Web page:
L.A.’s 2011-2012 budget requires parks to subsidize the DWP and pay $16 million for its services

Historically, our municipal parks have provided free placements for facilities essential to LADWP operations. Obvious to the eye are electrical relay towers, emergency reservoirs and water tanks. Less visible are giant underground conduits that transmit water to a thirsty Los Angeles. No one has computed the amount of recreational acreage lost in the process, but one figure is clear: the DWP pays Rec and Parks nothing for the privilege. Nevertheless, under the rubric of “cost-recovery,” the City is asking parks to pay $16 million for the utilities they use and their properties help deliver. Is it fair to ask the parks to simultaneously subsidize and pay the DWP?

L.A. City Charter Section 593 requires the appropriation to Recreation and Parks of an amount not less than 0.0325% assessed value of all property assessed for city taxes. This appropriation and any additional monies the Mayor and City Council may elect to provide are to be used only for the financial support of the department. While the City’s General Fund is not obligated to pay for Rec and Parks operating expenses such as utilities, it has done so for decades.

We presume this is out of sense of fairness. After all, our municipal parks support the DWP by providing the utility with land upon and underneath which it erects permanent structures that deliver its products to its paying customers. These customers are the people of Los Angeles who own the parkland, but who collect nothing from the DWP for its use.

This is a recent phenomenon. In a switch from established precedent, the 2010-2011 City Budget forced the Recreation and Parks Department to pay for water and power at its more than 400 properties. The 2011-2012 City Budget does the same, this time kicking a hole in the parks’ operating budget to the tune of $16 million.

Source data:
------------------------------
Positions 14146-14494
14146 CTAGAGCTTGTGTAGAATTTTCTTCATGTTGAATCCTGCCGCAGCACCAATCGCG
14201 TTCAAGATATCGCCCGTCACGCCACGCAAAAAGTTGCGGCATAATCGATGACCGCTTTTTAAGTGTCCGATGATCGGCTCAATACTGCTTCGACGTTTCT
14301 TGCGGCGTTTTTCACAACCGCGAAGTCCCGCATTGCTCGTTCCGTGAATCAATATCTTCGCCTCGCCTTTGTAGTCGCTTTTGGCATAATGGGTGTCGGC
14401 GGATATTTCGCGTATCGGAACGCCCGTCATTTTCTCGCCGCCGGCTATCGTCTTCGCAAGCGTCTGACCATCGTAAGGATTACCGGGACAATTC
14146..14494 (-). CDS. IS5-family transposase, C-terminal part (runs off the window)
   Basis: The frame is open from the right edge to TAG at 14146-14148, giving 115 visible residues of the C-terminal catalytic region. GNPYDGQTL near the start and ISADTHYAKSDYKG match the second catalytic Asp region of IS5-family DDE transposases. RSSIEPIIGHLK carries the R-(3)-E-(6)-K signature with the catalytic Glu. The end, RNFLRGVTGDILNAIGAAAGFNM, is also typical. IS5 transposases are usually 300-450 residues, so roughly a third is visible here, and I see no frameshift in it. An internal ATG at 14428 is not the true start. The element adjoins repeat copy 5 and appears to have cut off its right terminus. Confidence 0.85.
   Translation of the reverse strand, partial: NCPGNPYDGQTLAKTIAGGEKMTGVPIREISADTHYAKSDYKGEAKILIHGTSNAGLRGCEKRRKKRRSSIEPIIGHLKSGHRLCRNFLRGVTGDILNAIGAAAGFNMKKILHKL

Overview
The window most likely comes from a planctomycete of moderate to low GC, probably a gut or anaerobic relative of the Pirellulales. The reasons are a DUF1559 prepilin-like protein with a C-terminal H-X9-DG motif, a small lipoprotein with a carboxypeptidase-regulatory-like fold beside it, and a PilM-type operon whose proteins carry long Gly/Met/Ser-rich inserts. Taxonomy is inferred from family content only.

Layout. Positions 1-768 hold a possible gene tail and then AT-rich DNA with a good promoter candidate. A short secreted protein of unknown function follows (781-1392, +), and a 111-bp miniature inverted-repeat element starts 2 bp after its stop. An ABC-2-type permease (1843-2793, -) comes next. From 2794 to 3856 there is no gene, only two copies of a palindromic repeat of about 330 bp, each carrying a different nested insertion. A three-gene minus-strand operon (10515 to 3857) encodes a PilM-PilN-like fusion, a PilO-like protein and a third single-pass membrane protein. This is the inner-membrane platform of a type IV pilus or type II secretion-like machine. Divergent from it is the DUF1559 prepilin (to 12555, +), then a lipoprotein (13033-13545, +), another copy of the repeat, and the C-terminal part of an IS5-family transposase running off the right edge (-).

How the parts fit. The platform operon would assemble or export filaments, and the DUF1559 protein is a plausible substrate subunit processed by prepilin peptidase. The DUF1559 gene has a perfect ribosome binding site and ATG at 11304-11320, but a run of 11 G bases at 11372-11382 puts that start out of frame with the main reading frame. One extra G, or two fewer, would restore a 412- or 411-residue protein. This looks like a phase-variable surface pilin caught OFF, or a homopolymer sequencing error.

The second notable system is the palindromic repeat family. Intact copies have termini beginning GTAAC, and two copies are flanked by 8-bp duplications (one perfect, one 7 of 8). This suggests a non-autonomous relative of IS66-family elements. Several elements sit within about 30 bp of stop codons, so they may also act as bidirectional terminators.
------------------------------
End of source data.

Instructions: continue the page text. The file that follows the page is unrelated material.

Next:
Above, the 44-acre Headworks site in Griffith Park is providing free land for DWP reservoirs.

This one-way cost recovery plan is patently unfair: the DWP is not being asked to pay lease market rates (franchise fees) to Recreation and Parks to occupy its lands and will continue to use them free for the transfer, storage and delivery of water and power. Right now in Griffith Park a substantial portion of the 44- acres of dedicated parkland referred to as the “Headworks” is being excavated and reshaped to house the new emergency water storage facility for Northeast L.A. that will replace Silver Lake reservoir. Currently the DWP is excavating Griffith Park to a fifty-foot depth to replace the 8-foot diameter River Supply Conduit pipes running its length which bring water to city areas south of the park. Over time, DWP water tanks have been placed in the park – today there are some 18 throughout, both active and decomissioned. And for almost a century electrical relay towers too numerous to count have crossed Griffith Park delivering power from the valley to the basin.

Cost-recovery should be a two-way street. Either the parks should charge franchise fees to the DWP for its tenancy, or the DWP should return to its previous practice of providing parks with free water and power. Friends of Griffith Park will continue to advocate for this. If you would like to help restore $16 million to this year’s parks budget, send an e-mail message or letter to your City Councilmember and Mayor Villaraigosa and copy it to Jon Kirk Mukri, General Manager of the Department of Recreation and Parks. Find their postal and e-mail addresses on the “Contact” page at friendsofgriffithpark.org.

For two years and counting, construction for the River Supply Conduit project’s huge underground pipeline running the length of Griffith Park has disrupted public access. A private utility would pay franchise fees to the landowner. Not so the DWP.
LADWP installations that support the utility’s bottom line are so common in Griffith Park as to be unremarkable. Yet Griffith Park and other city parks that host transmission towers, tanks, reservoirs and more, receive no financial consideration from the DWP. Indeed, the Rec and Parks Department is being told to pay the DWP $16 million this year for the water and power it helps the utility provide to its paying customers. Imagine the maintenance, security and programming being lost as a result of this hit to the park’s operating budget.